Martin Opitz (1823 words)


Related Articles

In the history of German literature, Martin Opitz holds a special, although somewhat controversial place. Was he the “Vater der deutschen Dichtkunst” (father of German poetry, Johann Christoph Gottsched, 1739), or did he open the floodgates to pedantic imitations of foreign models that hampered the rise of original poetry in Germany until the “Geniezeit” (period of geniuses) of the Sturm und Drang? Even Goethe claimed that all those “praiseworthy efforts” to clean up the chaotic state of German literature in the early seventeenth century only fostered “patriotic dullness” (Dichtung und Wahrheit [Poetry and Truth], 1815, II, 7). In recent decades baroque …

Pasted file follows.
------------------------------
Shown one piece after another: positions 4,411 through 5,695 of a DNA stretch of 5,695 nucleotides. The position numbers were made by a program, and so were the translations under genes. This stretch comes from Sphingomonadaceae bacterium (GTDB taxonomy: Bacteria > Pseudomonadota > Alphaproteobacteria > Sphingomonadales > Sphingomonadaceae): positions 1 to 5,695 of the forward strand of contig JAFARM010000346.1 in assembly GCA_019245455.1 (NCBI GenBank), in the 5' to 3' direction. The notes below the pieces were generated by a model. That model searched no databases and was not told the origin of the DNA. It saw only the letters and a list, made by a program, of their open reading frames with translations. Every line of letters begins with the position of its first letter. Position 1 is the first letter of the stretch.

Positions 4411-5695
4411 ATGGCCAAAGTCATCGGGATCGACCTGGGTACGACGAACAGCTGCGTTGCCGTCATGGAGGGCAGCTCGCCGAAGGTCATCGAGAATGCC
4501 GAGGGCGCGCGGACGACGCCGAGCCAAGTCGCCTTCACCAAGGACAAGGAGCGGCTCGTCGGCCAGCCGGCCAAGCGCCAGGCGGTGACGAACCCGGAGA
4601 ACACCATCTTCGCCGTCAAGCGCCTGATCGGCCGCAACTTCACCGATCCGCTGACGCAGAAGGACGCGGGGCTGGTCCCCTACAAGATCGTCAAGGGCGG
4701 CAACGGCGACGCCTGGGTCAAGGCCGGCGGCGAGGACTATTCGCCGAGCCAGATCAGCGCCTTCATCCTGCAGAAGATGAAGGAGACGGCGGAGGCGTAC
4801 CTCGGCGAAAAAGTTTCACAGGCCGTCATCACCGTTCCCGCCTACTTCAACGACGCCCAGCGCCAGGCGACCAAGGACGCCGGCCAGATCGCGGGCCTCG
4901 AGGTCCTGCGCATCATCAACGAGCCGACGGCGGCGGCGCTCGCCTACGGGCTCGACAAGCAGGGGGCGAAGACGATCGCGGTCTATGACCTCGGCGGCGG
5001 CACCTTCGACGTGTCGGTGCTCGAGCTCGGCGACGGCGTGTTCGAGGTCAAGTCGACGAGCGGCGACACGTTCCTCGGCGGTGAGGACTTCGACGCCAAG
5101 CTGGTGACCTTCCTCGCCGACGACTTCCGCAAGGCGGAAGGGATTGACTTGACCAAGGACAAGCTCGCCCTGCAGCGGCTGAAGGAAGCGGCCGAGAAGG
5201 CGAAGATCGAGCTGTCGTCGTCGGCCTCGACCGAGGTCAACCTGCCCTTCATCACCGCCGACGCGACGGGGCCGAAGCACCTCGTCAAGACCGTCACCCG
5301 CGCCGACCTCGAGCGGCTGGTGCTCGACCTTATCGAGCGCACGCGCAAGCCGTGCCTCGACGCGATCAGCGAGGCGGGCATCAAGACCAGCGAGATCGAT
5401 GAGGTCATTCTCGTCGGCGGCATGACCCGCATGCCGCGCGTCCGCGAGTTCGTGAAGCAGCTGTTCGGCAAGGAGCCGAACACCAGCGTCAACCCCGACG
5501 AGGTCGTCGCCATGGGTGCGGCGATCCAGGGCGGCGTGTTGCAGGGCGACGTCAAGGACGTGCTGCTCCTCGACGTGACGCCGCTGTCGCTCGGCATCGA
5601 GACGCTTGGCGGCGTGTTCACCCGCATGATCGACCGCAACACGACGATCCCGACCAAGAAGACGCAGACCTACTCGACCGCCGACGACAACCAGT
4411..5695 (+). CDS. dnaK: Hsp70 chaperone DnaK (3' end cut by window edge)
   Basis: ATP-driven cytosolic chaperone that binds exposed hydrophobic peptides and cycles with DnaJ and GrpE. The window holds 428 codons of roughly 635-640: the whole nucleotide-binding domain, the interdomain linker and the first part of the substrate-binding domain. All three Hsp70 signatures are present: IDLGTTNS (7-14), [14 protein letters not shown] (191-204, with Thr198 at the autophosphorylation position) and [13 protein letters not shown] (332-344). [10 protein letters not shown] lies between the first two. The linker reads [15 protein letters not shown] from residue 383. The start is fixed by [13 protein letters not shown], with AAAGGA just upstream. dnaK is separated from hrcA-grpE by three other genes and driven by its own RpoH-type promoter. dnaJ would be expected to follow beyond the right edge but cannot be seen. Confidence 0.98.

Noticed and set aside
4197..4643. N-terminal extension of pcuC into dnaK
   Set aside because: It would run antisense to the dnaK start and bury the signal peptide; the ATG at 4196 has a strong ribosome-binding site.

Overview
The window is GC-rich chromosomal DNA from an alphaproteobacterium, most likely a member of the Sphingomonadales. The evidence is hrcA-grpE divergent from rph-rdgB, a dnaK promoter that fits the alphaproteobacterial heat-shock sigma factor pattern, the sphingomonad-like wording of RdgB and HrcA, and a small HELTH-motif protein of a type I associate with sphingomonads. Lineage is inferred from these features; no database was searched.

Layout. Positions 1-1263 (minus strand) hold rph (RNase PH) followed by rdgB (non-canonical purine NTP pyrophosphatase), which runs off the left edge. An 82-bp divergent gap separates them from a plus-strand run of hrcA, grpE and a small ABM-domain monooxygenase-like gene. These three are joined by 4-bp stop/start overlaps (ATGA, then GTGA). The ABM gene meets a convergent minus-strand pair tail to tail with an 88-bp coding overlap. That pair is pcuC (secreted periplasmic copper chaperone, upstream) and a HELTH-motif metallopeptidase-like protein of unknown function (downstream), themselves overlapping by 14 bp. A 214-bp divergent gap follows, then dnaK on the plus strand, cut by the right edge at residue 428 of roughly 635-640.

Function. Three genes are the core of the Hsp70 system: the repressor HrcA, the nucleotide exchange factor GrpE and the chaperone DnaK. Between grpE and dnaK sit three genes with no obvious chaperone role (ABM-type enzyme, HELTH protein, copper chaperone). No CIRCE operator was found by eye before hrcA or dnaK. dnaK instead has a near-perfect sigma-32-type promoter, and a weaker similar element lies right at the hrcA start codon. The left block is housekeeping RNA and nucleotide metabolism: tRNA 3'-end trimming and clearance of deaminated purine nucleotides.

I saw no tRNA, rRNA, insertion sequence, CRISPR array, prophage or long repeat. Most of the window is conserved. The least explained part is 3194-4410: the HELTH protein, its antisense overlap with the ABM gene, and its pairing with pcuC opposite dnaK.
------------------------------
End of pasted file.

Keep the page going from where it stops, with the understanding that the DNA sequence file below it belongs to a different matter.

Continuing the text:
Citation: Hoffmeister, Gerhart. "Martin Opitz". The Literary Encyclopedia. First published 31 May 2007 [, accessed 16 August 2022.]

5657 Martin Opitz 1 Historical context notes are intended to give basic and preliminary information on a topic. In some cases they will be expanded into longer entries as the Literary Encyclopedia evolves.

Save this article

If you need to create a new bookshelf to save this article in, please make sure that you are logged in, then go to your 'Account' here

Leave Feedback

The Literary Encyclopedia is a living community of scholars. We welcome comments which will help us improve.